From: The Honorable Ruben Kihuen
Please join me as a cosponsor of the Undetectable Firearms Modernization Act.
Under current federal law, it is illegal to own, manufacture, or transfer a firearm that contains less than 3.7 oz of metal, or that do not present an accurate image when put through an x-ray machine. The law, signed by President Regan 1988, was intended
to ban firearms that may be able to pass through a metal detector undetected, and subsequent reauthorizations have been signed into law by Presidents Clinton, Bush, and Obama.
However, technological advances necessitate a reevaluation of the efficacy of the original law. When the Undetectable Firearms Act was passed in 1988, fully plastic guns were science fiction- now there are readily accessible plans online on how to build
In 2013, Defense Distributed published the plans for the Liberator, a plastic gun whose only necessary metal component is a household nail used as a firing pin. The gun contained a single 6 oz metal block to comply with federal law. A terrorist or criminal
could easily manufacture a Liberator, remove the metal block before entering a secure area, and walk right through a metal detector with no one the wiser. Some have said that metal detectors will be able to pick up the bullets and firing pin necessary to make
the gun lethal. However, our staffs walk through security checkpoints at least once a day, and they can attest to how easy it is to talk through a metal detector with a small amount of metal, be it their keys, belt, or watch.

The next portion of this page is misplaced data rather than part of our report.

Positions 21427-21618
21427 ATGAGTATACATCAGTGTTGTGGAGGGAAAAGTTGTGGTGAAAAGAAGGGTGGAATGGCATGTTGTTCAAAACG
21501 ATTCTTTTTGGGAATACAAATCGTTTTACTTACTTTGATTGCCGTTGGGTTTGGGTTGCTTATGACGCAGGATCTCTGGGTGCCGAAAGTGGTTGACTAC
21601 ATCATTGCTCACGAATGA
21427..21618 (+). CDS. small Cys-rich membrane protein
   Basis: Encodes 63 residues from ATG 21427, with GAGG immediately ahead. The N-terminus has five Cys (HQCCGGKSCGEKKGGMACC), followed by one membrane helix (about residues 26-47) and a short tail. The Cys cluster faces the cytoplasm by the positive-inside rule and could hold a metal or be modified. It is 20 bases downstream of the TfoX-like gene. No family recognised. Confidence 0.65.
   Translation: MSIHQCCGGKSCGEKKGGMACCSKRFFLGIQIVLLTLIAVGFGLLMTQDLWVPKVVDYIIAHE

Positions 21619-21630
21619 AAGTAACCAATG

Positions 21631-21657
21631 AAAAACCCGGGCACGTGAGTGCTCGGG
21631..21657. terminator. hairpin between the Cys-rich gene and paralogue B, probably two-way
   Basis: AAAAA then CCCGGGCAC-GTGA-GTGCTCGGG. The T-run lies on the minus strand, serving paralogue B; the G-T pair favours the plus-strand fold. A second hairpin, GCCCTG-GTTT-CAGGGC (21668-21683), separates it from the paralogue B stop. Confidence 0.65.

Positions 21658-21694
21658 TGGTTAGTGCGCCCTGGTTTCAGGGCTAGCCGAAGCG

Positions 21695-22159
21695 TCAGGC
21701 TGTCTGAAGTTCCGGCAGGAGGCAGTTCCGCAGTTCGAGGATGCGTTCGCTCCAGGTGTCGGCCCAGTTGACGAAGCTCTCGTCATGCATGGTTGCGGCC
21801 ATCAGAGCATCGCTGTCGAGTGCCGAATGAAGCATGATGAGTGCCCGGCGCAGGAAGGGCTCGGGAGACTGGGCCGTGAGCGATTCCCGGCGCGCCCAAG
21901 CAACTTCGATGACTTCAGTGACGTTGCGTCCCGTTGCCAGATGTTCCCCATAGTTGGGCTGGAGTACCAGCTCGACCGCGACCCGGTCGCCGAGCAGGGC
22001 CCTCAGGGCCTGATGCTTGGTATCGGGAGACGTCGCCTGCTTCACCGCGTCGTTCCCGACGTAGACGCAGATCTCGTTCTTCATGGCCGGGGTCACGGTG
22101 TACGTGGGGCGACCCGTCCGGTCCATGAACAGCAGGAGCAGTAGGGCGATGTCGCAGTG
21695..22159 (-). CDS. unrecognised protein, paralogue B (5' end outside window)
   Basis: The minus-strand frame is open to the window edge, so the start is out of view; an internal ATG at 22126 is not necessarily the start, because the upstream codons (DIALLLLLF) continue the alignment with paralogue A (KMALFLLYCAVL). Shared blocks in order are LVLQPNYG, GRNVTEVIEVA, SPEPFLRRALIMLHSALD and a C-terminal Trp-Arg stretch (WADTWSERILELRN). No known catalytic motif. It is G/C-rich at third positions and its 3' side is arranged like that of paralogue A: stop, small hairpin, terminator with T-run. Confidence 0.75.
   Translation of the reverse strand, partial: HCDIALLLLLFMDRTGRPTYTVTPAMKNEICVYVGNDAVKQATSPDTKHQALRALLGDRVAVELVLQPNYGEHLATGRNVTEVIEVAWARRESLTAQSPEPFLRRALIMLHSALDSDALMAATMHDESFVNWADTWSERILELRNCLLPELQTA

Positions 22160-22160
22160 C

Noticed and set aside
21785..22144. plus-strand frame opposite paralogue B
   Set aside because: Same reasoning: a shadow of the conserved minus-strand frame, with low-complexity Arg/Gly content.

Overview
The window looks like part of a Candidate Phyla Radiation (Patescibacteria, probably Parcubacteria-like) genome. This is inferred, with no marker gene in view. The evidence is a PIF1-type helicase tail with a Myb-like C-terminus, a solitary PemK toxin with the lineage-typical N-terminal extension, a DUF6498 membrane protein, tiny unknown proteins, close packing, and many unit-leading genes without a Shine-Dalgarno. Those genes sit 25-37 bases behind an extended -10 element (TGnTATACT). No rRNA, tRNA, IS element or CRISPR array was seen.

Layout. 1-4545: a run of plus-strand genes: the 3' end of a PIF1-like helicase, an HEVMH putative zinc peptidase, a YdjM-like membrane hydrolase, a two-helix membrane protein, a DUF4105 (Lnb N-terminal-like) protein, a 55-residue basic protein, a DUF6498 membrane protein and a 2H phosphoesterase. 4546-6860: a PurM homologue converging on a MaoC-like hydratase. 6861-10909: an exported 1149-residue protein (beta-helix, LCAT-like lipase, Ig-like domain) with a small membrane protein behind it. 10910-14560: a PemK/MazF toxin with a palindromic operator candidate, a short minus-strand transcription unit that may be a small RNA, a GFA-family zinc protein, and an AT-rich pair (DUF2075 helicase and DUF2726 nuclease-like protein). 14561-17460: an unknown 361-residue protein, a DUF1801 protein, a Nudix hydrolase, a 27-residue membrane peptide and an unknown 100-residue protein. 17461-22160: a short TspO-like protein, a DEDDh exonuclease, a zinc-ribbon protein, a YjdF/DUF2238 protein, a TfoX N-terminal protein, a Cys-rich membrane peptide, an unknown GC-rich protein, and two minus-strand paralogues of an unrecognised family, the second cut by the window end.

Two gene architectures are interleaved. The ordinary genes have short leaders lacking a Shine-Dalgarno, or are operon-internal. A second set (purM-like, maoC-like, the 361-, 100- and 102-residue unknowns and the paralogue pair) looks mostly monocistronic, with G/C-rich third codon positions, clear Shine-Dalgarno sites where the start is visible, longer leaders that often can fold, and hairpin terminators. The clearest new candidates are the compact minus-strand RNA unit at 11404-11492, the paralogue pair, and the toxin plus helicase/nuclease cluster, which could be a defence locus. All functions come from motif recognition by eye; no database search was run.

The Undetectable Firearms Modernization Act would require that certain major components of a firearm (the receiver and slide or cylinder for handguns, and the receiver, slide or cylinder, and barrel for long guns) be detectable either individually
or when combined. The bill is designed to be agnostic as to which component is detectable, allowing for further innovation in gunsmithing. One gun may have a detectable metal slide and a plastic receiver, while another may have a detectable barrel and plastic
slide and receiver, while another may have no single major component that is detectable on its own but the major components when combined are detectable.
This common sense update to current law would better achieve the goal of the original Undetectable Firearms Act to keep terrorists and criminals from carrying a firearm into secure areas, while recognizing the desire by some to continue to innovate.
For more information or to sign onto the bill, please contact Mark Snyder in my office at